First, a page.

Cyprus, Greece, Egypt: new threats need tighter defense ties


NICOSIA, Cyprus — The defense ministers of Cyprus, Greece and Egypt said Wednesday that emerging regional threats and challenges necessitate even closer cooperation and will seek to invite more countries to take part in joint military drills that aim to sharpen their preparedness levels.

Cyprus Defense Minister Charalambos Petrides hosted his Greek and Egyptian counterparts, Nikos Panagiotopoulos and Gen. Mohamed Zaki, in the Cypriot capital as part of a series of three-way meetings aimed at boosting defense cooperation between the three countries.

“We also agreed to further develop our now firmly established cooperation and thus sending clear and strong messages, as well as looking into the possibility of expanding it … through the inclusion of other countries with which we share the same values and objectives for the future of our wider region,” Panagiotopoulos said.

Earlier this year, France and the United Arab Emirates took part for the first time in joint maneuvers with the three countries.

Zaki said the three ministers discussed better coordinating actions to counter threats that emanate from the wider region such as terrorism, illegal migration and illegal trafficking.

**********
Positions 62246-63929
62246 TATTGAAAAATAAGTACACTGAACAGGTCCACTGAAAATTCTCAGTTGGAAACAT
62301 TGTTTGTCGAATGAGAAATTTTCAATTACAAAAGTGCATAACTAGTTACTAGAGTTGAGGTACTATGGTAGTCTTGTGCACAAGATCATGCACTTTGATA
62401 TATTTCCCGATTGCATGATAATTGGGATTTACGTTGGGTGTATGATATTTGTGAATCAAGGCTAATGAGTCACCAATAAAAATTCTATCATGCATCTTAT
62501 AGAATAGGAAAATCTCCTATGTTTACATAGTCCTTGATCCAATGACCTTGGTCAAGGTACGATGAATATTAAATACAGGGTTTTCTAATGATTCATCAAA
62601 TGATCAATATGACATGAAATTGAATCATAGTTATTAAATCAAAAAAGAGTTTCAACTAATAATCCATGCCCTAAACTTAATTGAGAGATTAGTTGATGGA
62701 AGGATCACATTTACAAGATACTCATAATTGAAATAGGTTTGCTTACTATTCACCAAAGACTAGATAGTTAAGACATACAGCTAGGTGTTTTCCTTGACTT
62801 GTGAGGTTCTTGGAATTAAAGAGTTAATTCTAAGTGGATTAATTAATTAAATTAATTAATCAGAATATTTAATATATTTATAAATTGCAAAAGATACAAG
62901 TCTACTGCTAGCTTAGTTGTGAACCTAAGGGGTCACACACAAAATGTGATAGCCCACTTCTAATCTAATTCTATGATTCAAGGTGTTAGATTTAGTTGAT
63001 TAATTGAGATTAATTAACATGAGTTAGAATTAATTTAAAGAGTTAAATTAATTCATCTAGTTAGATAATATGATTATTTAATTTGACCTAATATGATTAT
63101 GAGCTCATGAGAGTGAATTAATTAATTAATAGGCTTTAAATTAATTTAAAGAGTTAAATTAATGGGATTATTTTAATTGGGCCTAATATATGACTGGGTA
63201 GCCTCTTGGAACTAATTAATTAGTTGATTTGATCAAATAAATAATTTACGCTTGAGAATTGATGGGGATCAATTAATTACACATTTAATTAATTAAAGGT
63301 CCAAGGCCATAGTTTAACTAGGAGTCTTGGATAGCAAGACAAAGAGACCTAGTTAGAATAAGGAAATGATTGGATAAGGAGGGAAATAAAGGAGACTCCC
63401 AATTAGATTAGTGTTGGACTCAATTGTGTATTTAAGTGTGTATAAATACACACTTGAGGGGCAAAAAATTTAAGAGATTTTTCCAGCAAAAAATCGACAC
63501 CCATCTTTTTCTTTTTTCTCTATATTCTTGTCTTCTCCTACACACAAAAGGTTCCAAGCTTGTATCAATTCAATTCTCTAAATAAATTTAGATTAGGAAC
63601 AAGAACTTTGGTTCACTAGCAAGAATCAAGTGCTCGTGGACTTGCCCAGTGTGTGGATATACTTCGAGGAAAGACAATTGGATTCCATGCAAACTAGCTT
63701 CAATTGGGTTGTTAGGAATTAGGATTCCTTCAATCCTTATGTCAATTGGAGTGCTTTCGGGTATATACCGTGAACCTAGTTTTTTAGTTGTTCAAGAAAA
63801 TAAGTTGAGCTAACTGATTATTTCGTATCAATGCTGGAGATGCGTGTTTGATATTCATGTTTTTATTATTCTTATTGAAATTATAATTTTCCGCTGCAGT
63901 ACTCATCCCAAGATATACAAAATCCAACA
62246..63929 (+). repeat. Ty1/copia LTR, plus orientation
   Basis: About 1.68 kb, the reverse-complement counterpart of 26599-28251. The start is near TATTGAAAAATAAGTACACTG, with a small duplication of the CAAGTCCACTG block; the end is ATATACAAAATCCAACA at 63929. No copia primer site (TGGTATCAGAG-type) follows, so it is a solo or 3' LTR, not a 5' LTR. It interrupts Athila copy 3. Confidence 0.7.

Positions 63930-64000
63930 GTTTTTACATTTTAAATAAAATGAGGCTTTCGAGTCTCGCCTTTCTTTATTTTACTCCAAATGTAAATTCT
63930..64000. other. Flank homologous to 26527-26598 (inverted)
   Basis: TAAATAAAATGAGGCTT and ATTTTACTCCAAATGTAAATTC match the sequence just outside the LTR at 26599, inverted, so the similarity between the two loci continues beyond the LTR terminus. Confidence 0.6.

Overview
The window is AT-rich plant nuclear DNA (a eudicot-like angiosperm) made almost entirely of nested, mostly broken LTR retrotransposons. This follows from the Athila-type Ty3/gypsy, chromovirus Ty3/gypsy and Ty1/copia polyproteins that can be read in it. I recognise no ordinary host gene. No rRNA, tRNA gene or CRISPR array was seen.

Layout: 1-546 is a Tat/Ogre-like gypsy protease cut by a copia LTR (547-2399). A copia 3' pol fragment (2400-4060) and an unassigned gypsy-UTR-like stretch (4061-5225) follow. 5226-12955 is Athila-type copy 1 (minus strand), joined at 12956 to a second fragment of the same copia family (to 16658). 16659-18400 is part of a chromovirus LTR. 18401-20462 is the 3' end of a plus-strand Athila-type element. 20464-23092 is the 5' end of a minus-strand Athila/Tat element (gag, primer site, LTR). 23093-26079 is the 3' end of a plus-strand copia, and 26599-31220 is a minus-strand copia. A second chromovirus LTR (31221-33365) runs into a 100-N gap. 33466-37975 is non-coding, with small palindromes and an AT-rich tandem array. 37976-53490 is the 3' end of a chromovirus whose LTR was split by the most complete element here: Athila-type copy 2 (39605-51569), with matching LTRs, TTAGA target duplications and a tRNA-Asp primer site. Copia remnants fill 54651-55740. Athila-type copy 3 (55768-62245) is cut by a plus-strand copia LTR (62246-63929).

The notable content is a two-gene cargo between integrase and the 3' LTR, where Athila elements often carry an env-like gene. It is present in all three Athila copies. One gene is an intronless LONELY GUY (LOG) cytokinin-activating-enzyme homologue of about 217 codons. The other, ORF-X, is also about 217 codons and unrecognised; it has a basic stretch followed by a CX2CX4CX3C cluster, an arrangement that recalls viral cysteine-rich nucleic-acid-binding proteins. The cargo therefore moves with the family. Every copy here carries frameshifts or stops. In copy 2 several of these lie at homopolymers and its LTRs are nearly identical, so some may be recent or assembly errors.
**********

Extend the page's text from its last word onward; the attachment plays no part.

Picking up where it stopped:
Referring to the war between Israel and the Palestinians in Gaza as well as tensions in Libya, Iraq, Lebanon and Syria, Petrides said the three ministers agreed on the need for political solutions.

The latest in a string of such meetings between the three defense ministers is an extension of close links that the leaderships of the three countries have forged in the last few years, based on shared interests regarding potential hydrocarbon deposits in the eastern Mediterranean.

Egypt shares maritime borders with both Greek and Cyprus. The Cypriot government has licensed energy companies Total of France, Italy’s Eni and ExxonMobil to search for gas deposits in waters where it has exclusive economic rights.

That search has stoked tensions with neighboring Turkey which doesn’t recognize Cyprus as a state and disputes those rights. It also claims much of Cyprus’ exclusive economic zone and says it will defend its rights and those of Turkish Cypriots in the breakaway north of the ethnically split island nation to the region’s energy deposits.

Turkey had sent warship-escorted drill ships and research vessels to look for hydrocarbons inside waters where Cyprus and Greece claim exclusive rights.

Both Panagotopoulos and Petrides rejected what they called Turkey’s “illegal, provocative and unilateral” actions inside Greek and Cypriot waters that contravene international law and undermine regional stability.

In a joint statement, the ministers condemned “actions that violate the sovereign rights, territorial integrity and unity of any country” and to respect international law.

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